Patient demographics and AHI outcome after palatopharyngoplasty stratified by presence or absence of circumferential obstruction on DISE.


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Table 3

Patient demographics and AHI outcome after palatopharyngoplasty stratified by presence or absence of circumferential obstruction on DISE.

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AHI outcome after palatopharyngoplasty stratified by presence or absence of circumferential obstruction on DISE.

AHI in patients with (gray color) and without (white color) circumferential velopharyngeal on DISE before and after palatopharyngoplasty. Boxplots showing the 75th and 25th percentiles by the upper and lower margins, and the median values by the horizontal line. Whiskers represent the maximum value (top) and the minimum value (bottom) of the dataset; this range includes all data except the outliers. Outliers are represented by circles. * = P = .0001 versus baseline. ** = P < .0001 versus baseline. ¥ = P < .01 between groups in baseline. ¥¥ = P < .01 between groups in follow-up. AHI = apnea-hypopnea index, DISE = drug-induced sleep endoscopy.


Figure 2

AHI outcome after palatopharyngoplasty stratified by presence or absence of circumferential obstruction on DISE.

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Synopsis of Key/New Findings

Our study revealed that even in obese patients with moderate to severe OSA and multilevel collapse on DISE, modern palatopharyngoplasty procedures such as ESP, LP, and TAP can significantly improve patients' AHI without treatment of the tongue base or epiglottis. More surprisingly, the AHI mean and success rate after palatopharyngoplasty alone in patients with multilevel collapse with complete tongue base obstruction was not different than that in patients with only upper pharyngeal collapse.

Figure 3 includes images from the DISE study for a patient with preoperative AHI of 25 events/h where complete anterior-posterior palatal obstruction and complete tongue base obstruction were noted. After ESP, the follow-up AHI at 26 months dropped to 6 events/h. The postoperative awake fiberoptic pharyngoscopy showed a larger transverse retropalatal dimension as compared with the preoperative appearance, whereas the tongue base appearance remained the same (Figure 4). It appears that the hypopharyngeal obstruction seen on DISE did not contribute significantly to the patient's AHI.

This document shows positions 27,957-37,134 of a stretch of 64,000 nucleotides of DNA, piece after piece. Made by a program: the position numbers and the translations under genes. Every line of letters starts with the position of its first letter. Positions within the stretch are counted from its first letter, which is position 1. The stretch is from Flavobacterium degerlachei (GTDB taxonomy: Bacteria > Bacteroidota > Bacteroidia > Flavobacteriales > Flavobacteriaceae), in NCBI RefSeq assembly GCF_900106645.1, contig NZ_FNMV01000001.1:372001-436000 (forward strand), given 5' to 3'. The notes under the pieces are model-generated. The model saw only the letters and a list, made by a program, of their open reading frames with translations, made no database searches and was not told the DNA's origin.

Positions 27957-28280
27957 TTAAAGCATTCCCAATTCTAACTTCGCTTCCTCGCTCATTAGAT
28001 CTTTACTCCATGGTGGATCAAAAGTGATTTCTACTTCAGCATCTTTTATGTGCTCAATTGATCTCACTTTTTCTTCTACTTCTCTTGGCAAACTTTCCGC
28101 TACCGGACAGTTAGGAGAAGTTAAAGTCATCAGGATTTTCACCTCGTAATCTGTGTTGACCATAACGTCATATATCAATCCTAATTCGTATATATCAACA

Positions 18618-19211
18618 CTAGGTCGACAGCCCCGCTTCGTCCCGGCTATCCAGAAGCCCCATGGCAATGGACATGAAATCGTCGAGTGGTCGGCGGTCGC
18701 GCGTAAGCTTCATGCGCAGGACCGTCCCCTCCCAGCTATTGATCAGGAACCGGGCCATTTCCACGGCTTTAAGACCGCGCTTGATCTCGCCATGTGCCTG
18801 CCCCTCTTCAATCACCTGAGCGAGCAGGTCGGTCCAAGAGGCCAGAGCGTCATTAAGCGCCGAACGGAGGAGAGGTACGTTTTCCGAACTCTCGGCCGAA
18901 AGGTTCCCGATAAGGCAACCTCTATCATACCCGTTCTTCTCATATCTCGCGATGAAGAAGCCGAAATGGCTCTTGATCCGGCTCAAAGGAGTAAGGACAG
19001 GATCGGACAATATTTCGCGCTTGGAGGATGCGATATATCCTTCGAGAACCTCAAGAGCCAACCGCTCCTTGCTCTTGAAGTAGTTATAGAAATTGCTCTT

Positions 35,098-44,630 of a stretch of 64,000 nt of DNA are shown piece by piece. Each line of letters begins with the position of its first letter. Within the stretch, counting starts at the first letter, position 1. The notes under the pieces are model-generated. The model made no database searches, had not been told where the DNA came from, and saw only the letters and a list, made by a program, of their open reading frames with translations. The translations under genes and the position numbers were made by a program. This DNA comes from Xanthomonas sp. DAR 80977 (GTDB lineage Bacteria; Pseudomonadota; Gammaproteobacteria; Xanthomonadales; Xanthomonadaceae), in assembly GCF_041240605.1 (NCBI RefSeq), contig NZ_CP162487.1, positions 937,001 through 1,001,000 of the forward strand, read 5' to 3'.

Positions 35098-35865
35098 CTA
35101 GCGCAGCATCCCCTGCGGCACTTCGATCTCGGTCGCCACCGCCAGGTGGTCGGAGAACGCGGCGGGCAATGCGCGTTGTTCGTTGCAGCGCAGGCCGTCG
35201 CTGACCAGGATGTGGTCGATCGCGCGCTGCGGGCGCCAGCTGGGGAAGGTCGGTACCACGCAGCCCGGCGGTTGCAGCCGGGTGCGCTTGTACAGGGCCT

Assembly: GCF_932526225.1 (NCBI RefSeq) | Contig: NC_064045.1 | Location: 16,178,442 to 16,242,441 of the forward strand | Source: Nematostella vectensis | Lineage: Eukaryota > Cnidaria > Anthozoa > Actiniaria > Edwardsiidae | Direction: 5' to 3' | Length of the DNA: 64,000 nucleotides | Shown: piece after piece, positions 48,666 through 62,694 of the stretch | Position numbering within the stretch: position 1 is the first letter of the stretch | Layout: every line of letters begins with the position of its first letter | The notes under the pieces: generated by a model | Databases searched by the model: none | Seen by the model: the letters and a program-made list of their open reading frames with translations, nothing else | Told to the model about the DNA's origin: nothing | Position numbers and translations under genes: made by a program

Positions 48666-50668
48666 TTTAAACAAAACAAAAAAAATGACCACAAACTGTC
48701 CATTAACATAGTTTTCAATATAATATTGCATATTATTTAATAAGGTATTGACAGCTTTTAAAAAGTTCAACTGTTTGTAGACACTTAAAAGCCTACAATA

Patterns of airway collapse of a patient during drug-induced sleep endoscopy.

(A) Complete anteroposterior collapse at velum on inspiration (the pattern was the same on expiration). PW = posterior pharyngeal wall, P = soft palate. (B) Complete tongue base and epiglottic collapse on inspiration. Arrow head: epiglottis. T = tongue base.


Figure 3

Patterns of airway collapse of a patient during drug-induced sleep endoscopy.

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Awake fiberoptic pharyngoscopy of velum and tongue base during inspiration of a patient before and after palatopharyngoplasty.

Velopharynx (C) before surgery and (D) after surgery. Hypopharynx (E) before surgery and (F) after surgery


Figure 4

Awake fiberoptic pharyngoscopy of velum and tongue base during inspiration of a patient before and after palatopharyngoplasty.

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Our study did not exclude patients with larger tonsils. Instead, we included patients with larger tonsils in the unilevel group for comparison, and they had similar age, sex, and AHI severity as the multilevel group, with a higher BMI, although not meeting statistical significance (Table 2). The patients in the multilevel group had significantly smaller tonsils and larger tongues than those in the unilevel group. Based on the aforementioned findings, one would think that the patients with multilevel collapse would not fare as well with only palatopharyngoplasty, but in this study the AHI means were not significantly or clinically different. In fact, more than 70% of patients with multilevel collapse benefited from palatopharyngoplasty alone with AHI reduction to levels of low medical risk. Thus, we would propose that one option that could reduce patient morbidity and possibly surgical risk27 is to reserve hypopharyngeal surgery for some to a second stage if after palatopharyngoplasty the AHI or clinical outcome was suboptimal. The results do not argue against multilevel surgery as the study is small and retrospective, with outcome assessment limited to the AHI. Even in terms of the AHI, potentially a greater improvement may be obtained with additional pharyngeal procedures. In addition, for some patients, resource availability and other personal factors may require all surgery to be performed as multilevel in one stage.